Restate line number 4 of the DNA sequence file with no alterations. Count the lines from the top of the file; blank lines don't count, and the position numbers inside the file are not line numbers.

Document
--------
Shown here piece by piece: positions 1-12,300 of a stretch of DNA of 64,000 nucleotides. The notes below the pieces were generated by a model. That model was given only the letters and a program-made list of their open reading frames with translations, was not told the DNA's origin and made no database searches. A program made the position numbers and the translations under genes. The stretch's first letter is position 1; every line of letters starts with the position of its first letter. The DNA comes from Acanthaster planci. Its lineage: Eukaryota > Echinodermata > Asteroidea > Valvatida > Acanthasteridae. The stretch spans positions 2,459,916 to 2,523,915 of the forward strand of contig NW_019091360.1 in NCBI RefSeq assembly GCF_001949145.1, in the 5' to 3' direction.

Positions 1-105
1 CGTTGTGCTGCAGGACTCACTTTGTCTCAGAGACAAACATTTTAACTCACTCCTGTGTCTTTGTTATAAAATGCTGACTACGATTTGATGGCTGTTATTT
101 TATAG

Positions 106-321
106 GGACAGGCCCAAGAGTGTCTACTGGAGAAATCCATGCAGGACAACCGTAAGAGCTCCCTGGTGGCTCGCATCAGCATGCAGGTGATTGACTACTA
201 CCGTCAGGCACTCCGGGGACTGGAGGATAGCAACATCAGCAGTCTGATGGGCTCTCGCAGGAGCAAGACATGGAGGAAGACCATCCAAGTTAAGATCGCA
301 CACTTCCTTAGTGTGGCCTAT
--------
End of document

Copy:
101 TATAG